New Drones In The Works For Organ Transplant Deliveries

New Drones In The Works For Organ Transplant Deliveries
JonasF / Pixabay

Sure, drones are great for photography, surveillance and maybe even pizza delivery one of these days. Now there’s a life-saving possibility for the unmanned flying vehicles: delivering organs for transplants.

EHang Holdings Limited, a leading aerial technology company based in Guangzhou, China, recently announced that it’s working with Lung Biotechnology of Silver Spring, Maryland, to develop a fleet of drones to automate organ transplant delivery.

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The two companies said they will collaborate for the next 15 years to retool EHang’s 184 model, touted as the world’s first drone for humans, for delivery of manufactured organs for transplant.

Plans call for the development and purchase of up to 1,000 units of an evolved version of the 184, a 5-foot-tall, 500-pound vehicle that EHang debuted at the International Consumer Electronics Show earlier this year in Las Vegas.

Drones that deliver organs could save lives

In a program they’re calling the Manufactured Organ Transport Helicopter (MOTH) system, company officials said the collaboration stands to revolutionize the way organs are transported in the United States.

“We anticipate delivering hundreds of organs a day, which means that the MOTH system will help save not only tens of thousands of lives, but also many millions of gallons of aviation transport gasoline annually,” Martine Rothblatt, Ph.D., chairman and CEO of Lung Biotechnology, said in a press release.

Lung Biotechnology specializes in manufacturing lungs and other organs for transplant using a variety of technologies, including pig-to-human xenotransplantation, as well as regenerating them from stem cells.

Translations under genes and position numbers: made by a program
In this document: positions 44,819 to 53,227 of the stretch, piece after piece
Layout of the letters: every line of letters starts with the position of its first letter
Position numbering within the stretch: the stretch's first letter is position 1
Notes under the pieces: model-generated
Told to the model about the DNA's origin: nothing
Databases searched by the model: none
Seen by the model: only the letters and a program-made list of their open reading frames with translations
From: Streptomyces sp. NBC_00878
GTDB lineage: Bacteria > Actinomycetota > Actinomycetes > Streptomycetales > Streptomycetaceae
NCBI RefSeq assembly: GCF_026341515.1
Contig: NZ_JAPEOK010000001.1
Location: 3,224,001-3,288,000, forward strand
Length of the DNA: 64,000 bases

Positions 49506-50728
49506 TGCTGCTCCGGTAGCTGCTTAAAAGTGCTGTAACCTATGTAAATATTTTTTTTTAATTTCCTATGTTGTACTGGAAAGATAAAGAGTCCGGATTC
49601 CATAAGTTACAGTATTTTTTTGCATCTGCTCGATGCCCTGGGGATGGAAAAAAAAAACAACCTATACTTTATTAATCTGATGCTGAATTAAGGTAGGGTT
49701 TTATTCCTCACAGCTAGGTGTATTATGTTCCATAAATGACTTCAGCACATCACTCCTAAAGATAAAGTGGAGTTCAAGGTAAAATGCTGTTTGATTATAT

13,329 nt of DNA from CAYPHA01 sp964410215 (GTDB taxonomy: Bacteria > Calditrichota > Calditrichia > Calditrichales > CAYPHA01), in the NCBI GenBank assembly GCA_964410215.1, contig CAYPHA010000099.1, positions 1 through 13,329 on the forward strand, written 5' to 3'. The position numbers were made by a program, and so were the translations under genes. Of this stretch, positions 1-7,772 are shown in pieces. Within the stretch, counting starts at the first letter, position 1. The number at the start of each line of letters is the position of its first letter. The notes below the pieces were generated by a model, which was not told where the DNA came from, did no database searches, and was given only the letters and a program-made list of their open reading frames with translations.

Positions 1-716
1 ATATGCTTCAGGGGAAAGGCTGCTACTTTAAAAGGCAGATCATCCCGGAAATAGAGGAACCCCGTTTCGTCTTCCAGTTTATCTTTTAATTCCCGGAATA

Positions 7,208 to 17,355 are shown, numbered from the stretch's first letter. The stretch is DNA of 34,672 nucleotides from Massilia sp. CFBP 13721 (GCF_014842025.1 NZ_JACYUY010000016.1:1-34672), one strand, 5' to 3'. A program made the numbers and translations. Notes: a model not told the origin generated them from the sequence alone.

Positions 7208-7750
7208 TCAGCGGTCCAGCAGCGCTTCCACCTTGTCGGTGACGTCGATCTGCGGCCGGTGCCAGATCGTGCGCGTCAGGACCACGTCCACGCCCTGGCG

It plans to station the MOTH drones outside its organ manufacturing facilities and use preprogrammed flight plans to hospitals so that the organs can be delivered while the tissue remains viable.

Model has a 10-mile range at 65 mph

The 184 is capable of carrying a single passenger approximately 10 miles at speeds up to 65 miles per hour simply by entering a destination into its accompanying smartphone app. EHang executives said it’s ideal for a variety of medical emergency transport.

“This is exactly the kind of global impact we envisioned when building the 184,” said Huazhi Hu, CEO of EHang. “Partnering with Martine and Lung Biotechnology is an incredible opportunity to bring the 184 to the emergency medical space, and specifically help to revolutionize the organ delivery system in the U.S.”

Terms of the deal weren’t disclosed. MOTH purchases by Lung Biotechnology will be contingent upon Federal Aviation Administration approval of the MOTH drone, as well as approval by the Food and Drug Administration of Lung Biotechnology’s xenotransplantation organ products.

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While studying economics, Brendan found himself comfortably falling down the rabbit hole of restaurant work, ultimately opening a consulting business and working as a private wine buyer. On a whim, he moved to China, and in his first week following a triumphant pub quiz victory, he found himself bleeding on the floor based on his arrogance. The same man who put him there offered him a job lecturing for the University of Wales in various sister universities throughout the Middle Kingdom. While primarily lecturing in descriptive and comparative statistics, Brendan simultaneously earned an Msc in Banking and International Finance from the University of Wales-Bangor. He's presently doing something he hates, respecting French people. Well, two, his wife and her mother in the lovely town of Antigua, Guatemala. <i>To contact Brendan or give him an exclusive, please contact him at [email protected]</i>
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